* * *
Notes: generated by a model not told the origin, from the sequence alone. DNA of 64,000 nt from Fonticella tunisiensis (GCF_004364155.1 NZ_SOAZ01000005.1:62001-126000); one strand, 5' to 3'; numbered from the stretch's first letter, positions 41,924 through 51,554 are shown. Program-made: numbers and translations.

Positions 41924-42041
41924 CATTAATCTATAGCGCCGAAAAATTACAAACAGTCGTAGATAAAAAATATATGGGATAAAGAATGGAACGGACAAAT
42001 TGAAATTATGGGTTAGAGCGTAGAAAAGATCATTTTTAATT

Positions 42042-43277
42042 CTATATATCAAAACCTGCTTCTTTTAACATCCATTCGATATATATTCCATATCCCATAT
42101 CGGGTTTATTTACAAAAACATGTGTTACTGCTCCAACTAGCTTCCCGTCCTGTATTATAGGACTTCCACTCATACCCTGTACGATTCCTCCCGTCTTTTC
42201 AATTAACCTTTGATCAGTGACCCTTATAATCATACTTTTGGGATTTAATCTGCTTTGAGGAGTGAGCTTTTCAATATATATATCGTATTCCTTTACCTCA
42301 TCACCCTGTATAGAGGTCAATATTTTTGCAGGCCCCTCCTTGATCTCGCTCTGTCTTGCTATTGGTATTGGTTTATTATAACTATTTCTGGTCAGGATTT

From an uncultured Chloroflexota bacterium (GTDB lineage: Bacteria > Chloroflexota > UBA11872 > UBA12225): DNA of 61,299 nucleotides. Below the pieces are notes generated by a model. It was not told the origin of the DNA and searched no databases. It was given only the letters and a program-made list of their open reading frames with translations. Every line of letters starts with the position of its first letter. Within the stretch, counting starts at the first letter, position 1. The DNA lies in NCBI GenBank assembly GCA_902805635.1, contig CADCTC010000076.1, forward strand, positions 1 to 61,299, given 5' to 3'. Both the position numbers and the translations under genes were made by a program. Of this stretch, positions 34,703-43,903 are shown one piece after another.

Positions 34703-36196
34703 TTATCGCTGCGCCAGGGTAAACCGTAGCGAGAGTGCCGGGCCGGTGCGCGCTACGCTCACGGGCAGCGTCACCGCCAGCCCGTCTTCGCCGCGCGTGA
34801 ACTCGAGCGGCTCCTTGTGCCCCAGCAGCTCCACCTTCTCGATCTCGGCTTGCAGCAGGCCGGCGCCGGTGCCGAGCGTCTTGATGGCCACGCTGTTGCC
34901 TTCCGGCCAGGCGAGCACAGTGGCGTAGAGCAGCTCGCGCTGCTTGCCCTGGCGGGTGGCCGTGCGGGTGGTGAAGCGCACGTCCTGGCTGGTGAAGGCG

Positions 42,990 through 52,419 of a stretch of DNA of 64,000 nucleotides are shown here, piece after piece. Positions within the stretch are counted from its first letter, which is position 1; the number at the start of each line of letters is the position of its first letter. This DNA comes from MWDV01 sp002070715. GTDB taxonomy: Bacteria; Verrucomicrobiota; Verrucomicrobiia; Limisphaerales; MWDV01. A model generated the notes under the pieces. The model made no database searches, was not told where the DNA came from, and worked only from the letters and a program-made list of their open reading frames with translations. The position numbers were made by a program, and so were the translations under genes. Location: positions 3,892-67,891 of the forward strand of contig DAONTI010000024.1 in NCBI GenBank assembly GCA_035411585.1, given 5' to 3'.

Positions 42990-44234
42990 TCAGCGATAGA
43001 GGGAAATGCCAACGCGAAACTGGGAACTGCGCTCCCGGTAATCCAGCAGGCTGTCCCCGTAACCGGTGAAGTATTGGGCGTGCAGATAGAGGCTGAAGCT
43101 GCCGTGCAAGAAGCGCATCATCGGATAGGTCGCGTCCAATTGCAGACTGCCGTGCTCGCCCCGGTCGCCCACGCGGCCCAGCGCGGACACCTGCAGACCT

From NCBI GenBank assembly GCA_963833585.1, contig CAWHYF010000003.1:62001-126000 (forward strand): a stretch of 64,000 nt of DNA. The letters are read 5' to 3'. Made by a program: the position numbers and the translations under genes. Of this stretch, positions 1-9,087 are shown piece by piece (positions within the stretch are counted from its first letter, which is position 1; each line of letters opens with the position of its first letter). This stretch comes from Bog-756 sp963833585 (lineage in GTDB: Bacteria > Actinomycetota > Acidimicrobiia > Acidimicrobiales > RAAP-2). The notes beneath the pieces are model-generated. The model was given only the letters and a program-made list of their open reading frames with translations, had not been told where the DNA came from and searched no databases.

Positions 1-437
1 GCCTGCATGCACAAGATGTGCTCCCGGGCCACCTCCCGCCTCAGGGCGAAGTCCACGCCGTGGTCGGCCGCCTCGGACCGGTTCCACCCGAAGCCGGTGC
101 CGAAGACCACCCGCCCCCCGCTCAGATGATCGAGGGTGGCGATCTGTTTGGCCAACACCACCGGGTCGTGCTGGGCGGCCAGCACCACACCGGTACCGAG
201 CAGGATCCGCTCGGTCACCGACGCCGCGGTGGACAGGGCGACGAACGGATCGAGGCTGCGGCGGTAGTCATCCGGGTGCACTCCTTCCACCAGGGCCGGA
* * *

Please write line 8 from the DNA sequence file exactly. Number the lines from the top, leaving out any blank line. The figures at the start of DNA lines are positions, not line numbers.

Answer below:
42201 AATTAACCTTTGATCAGTGACCCTTATAATCATACTTTTGGGATTTAATCTGCTTTGAGGAGTGAGCTTTTCAATATATATATCGTATTCCTTTACCTCA